The traditional "anatomical space'' taught in medical and graduate schools is feature based. The brain is named and divided in terms of visual landmarks (sulci and gyri, nuclei and tracts). The assumption is that these landmarks bear reliable relationships to underlying functional architecture. This assumption is tenuous, at best. The caudate and putamen are so similar in cell structure, connectivity, and function as to be considered a single functional entity , yet they are divided by a broad white matter tract, and therefore separately named. Subnuclei within the thalamus are extraordinarily diverse in their afferent and efferent connectivity, yet they form a visually cohesive mass, even in high-resolution MR images. Only with the microscope and advanced histochemical techniques can functional areas be accurately discerned. Anatomical/functional anomalies are even more diverse in the cortex. The issue dates back at least to Brodmann, who in his 1909 monograph on cytoarchitecture (translated by Garey ) repeatedly cautioned that many functional zones bear no consistent relationship to visible landmarks. For example, concerning primary visual cortex (Brodmann area 17), Brodmann warned: ''The borders of this area, especially laterally, are extraordinarily variable, which is particularly important for pathology. But even medially there are no regular and constant relationships to any 'limiting sulci'...'' (, p. 120). Thus, the notion of "limiting sulci,'' upon which a "gross anatomical space'' rests, is inherently flawed for mapping many functional areas. Subsequent studies of human cytoarchitecture continue to confirm the wisdom of Brodmann's warnings [28,58]. This observation has been echoed and amplified by neurosurgeons who observe a remarkable diversity of sulcal patterns and tremendous variability in the functional organization of the brain, as determined by intraoperative cortical electrical stimulation . Finally, neuroimaging studies have observed that functional areas as fundamental as primary motor cortex for mouth may "bear no relation to any detectable sulcal or gyral feature'' [29,45,52]. This lack of correspondence between functional areas and gross anatomical features is a clear indication that an alternative to the "gross anatomical space'' is needed for functional mapping ofthe human brain. For those mapping cortical areas in the macaque monkey and other non human primates, the alternative that has been developed and adopted is a surface-flattened, planar reporting "space" . For a large and rapidly growing segment of the human neuroscience community, the alternative to the "gross anatomical space'' is a 3D volumetric space, the Talairach space .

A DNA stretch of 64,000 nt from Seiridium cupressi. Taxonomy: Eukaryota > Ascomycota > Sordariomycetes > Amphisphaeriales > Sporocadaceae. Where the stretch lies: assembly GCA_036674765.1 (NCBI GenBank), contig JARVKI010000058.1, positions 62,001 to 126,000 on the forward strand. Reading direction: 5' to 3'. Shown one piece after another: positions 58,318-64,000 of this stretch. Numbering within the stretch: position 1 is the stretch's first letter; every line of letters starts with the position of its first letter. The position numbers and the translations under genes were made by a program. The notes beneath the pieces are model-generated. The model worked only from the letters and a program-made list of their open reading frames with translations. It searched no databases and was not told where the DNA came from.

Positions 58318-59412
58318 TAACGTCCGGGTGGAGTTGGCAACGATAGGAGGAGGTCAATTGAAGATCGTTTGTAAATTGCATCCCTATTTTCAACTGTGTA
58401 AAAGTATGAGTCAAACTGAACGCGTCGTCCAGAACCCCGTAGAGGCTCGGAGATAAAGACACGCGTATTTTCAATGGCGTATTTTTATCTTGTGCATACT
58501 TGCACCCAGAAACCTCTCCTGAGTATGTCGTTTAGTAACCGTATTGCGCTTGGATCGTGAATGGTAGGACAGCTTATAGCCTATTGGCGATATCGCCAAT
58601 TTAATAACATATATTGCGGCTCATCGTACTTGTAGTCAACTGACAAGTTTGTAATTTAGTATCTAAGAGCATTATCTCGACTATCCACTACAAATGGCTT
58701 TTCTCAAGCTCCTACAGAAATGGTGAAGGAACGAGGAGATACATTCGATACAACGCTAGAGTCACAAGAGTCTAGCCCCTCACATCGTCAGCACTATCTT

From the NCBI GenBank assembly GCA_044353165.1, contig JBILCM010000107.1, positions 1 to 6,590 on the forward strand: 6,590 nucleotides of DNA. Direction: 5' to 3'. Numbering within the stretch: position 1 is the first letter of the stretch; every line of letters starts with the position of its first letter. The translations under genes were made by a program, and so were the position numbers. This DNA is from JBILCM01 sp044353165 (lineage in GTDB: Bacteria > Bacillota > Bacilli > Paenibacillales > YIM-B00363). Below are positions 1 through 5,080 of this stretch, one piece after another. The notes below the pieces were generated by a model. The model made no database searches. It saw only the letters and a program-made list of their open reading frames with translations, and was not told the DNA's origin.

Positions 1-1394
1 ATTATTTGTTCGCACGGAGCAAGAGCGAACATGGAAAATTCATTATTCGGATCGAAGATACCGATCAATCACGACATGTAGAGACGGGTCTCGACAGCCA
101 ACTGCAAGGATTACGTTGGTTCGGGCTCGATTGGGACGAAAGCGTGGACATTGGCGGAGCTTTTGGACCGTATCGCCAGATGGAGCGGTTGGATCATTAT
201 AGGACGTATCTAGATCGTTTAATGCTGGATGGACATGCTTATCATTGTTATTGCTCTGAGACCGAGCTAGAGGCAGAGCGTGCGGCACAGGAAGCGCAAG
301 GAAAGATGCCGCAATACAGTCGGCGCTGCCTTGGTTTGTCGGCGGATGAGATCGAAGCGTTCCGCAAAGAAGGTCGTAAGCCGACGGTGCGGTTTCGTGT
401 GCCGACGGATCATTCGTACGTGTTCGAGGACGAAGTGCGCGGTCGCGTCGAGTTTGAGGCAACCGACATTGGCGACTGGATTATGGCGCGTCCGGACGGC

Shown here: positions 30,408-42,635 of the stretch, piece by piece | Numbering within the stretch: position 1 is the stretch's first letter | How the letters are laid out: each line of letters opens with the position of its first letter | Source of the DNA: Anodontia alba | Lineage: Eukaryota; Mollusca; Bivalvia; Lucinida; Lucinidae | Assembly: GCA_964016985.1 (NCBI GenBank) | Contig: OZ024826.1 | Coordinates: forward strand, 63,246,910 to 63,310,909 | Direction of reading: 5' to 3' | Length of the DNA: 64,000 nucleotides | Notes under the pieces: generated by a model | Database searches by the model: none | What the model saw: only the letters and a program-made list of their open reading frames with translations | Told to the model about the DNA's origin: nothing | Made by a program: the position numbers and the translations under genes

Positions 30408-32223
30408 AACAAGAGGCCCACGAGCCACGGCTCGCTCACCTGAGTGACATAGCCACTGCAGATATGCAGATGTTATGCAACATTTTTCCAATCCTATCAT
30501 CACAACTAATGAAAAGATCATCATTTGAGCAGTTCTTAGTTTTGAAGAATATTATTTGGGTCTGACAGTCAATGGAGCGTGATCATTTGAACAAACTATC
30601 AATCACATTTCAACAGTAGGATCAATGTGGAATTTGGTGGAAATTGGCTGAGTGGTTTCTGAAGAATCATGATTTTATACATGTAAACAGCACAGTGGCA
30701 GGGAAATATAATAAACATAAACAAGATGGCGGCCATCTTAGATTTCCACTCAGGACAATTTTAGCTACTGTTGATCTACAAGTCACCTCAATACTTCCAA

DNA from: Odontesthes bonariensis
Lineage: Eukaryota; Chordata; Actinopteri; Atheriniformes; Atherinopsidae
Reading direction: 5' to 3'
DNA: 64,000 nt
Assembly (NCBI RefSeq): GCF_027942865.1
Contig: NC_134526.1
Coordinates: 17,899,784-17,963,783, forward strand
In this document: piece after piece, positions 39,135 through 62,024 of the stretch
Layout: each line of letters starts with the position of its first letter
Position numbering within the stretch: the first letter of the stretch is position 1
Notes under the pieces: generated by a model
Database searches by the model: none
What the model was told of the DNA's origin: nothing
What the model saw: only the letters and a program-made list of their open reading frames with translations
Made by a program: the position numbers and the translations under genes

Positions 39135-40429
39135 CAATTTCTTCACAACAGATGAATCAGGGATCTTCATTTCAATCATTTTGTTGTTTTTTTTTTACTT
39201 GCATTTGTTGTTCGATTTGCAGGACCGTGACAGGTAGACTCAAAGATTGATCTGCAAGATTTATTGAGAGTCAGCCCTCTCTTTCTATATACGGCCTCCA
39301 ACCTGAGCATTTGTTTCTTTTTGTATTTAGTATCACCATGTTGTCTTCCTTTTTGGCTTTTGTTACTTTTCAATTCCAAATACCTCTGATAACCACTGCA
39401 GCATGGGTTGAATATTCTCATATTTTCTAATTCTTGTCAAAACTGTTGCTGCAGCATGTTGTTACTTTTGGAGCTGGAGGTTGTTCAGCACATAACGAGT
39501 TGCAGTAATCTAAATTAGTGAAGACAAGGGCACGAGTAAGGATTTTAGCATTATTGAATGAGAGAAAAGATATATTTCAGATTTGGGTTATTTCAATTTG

Talairach was the first to use this space as a modeling construct within which structural and functional probability contours could be created . Using intraoperative cortical stimulation to localize functional areas and pneumoencepha-lography to localize sulcal and gyral landmarks, Talairach created probability distributions — probabilistic models — for functions and structures. Although his subjects were not normal and his sample sizes were never large (10-25 per area), the spatial distributions appeared normal and the variance was not large.
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